It is time to address the needs of the many, rather than the wealthier few.

Graham Bentley is managing director of gbi2


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There are 5 comments at the moment, we would love to hear your opinion too.

  1. Julian Stevens 16th May 2019 at 2:10 pm

    Unless the FCA is prepared to rip away the ratchet from its approach to regulation and consider meaningful measures to reduce the burdens of compliance along with our ever increasing FSCS levies, financial planning will NEVER become affordable for the masses. It just won’t happen.

    • This is the crux of the matter.

      It is akin to the Government decreeing that cars must meet standards equivalent to a high-end BMW/Mercedes/Lexus. Sounds great and almost laudable but of no help to the large majority who now have to walk or catch a bus.

      Regulation in its current form has made advice a high risk (for the adviser) and costly enterprise which inevitably increases prices and drives exclusion.

      Any review that wants to end in inclusion will need to address these very thorny (for the FCA) issues. It would require a radical new approach which probably isn’t easy to reconcile with existing political and regulatory tenets and dogma.

      It would not be unreasonable for advisers to simply keep quiet and accept the current situation, after all, it is about as good as it gets in terms of business and income. But that’s not the case, is it? It seems to be advisers that constantly push back and fight for the ability to serve the wider population. Funny that…

  2. William Burrows 16th May 2019 at 2:37 pm

    I am glad Graham highlights the advice gap.

    This is a real issue and many people are not getting the best outcomes because they are not getting advice.

    Many people think they are getting advice when they are only getting information or being sold something without advice (why is there still commission in some non-advised products?)

    Despite the difficulties in running an advice business I still think it is possible to provide financial advice to those lost in the advice gap but this requires a willingness on the part of these people to fully engage in the advice process.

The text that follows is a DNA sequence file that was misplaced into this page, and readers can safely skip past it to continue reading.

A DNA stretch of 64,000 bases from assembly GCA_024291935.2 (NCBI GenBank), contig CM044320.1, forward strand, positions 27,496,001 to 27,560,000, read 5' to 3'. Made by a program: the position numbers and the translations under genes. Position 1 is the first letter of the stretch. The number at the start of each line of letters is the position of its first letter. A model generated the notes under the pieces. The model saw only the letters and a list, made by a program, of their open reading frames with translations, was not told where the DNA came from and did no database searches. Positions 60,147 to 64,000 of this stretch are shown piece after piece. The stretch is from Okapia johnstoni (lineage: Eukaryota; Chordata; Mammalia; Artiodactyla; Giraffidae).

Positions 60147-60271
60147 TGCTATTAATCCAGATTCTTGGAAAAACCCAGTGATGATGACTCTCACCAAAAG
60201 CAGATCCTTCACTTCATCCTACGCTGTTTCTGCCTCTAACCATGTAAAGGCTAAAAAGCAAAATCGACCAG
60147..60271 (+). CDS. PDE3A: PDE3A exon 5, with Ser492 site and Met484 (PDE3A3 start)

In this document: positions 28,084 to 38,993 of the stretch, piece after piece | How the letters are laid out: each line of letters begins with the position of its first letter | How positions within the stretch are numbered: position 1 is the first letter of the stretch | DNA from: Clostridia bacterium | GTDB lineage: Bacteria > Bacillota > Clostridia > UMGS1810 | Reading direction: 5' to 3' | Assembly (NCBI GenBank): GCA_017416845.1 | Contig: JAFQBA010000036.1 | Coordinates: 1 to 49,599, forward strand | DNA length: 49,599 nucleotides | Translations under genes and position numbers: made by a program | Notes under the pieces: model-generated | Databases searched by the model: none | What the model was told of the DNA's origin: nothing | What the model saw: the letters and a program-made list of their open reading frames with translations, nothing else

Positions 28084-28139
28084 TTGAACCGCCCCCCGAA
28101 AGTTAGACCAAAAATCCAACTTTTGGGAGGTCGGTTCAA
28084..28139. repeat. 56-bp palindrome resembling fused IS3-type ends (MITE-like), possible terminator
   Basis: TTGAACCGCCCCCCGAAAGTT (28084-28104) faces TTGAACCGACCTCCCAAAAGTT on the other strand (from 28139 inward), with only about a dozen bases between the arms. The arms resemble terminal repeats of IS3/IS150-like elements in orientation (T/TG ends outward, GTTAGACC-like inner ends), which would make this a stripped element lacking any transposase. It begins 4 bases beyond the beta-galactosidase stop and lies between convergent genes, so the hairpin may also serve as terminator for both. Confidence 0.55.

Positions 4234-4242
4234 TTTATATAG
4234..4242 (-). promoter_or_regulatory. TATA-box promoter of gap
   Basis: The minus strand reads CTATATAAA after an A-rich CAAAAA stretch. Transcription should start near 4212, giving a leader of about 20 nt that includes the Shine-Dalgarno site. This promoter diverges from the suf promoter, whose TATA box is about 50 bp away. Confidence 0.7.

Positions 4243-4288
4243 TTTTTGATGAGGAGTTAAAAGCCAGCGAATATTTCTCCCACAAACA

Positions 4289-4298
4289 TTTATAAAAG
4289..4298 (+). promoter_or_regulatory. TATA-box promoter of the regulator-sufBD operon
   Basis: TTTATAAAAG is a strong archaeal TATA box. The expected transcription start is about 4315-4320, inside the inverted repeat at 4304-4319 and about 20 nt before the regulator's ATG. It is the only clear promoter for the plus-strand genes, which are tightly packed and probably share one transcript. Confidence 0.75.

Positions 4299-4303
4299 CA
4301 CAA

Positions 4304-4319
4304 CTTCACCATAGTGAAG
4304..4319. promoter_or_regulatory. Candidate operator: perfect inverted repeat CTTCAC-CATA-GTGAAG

Part of the problem is many people don’t understand the value of advice and don’t take an active interest in their personal finances. The industry, regulators and government do little to promote the value of advice.

    If the government spent a fraction of the money it spends on promoting its own non-advised organisations on promoting the value of regulated advice we would be a step further forward in helping to close the gap.

    • Julian Stevens 22nd May 2019 at 9:49 am

      Yes, the key is to engender a willingness on the part of vastly more people to engage fully with the advice process. At present, too many people are deterred by the unavoidably high costs of advice (which the FAMR isn’t going to fix), the endless succession of scams and the FCA’s widely publicised failures to avert them (the latest, of course, being LC&F). Without a raft of other measures, what difference is replacing Andrew Bailey likely to make if the real problem is, as we know, a systemic malaise across the entire organisation?

      How can the FCA be improved other than by a root and branch reform of the way in which it operates (described elsewhere by Nick Bamford as 30 years of failure)? The FCA claims to be accountable to the Treasury and to Parliament but, as seen all too often, such a claim is completely hollow. When called to appear before some committee or other, the FCA routinely sheds a few crocodile tears, claims to have learned lessons and that it’ll do better going forward but what, in practice, ever actually changes?

      The reforms needed neither can or will ever happen unless and until the FCA is brought under the oversight of an outside body (such as the TSC) with unassailable powers to tell it what to do and to impose meaningful sanctions for non-compliance with such directives. The closest we’ve seen to that, and then only once so far, was the head of the TSC having to threaten Andrew Bailey with formal proceedings for contempt of Parliament over his refusal to publish the full and unredacted version of its report into the near collapse of RBS.

      Should Bailey step down in response to the recent call from a cross-party coalition of 16 MP’s, how would this fix the problem? Unless his replacement takes on the role with a completely different mind set, what’s likely to change?

  3. George Kaplan 17th May 2019 at 9:31 am

    “The RDR has widened the so-called advice gap…’ I would be interested to know how this gap is defined – only then can we know how it can be addressed.

    However, it’s interesting to note that the author says “has widened’, meaning that the gap (whatever it is) existed before the RDR.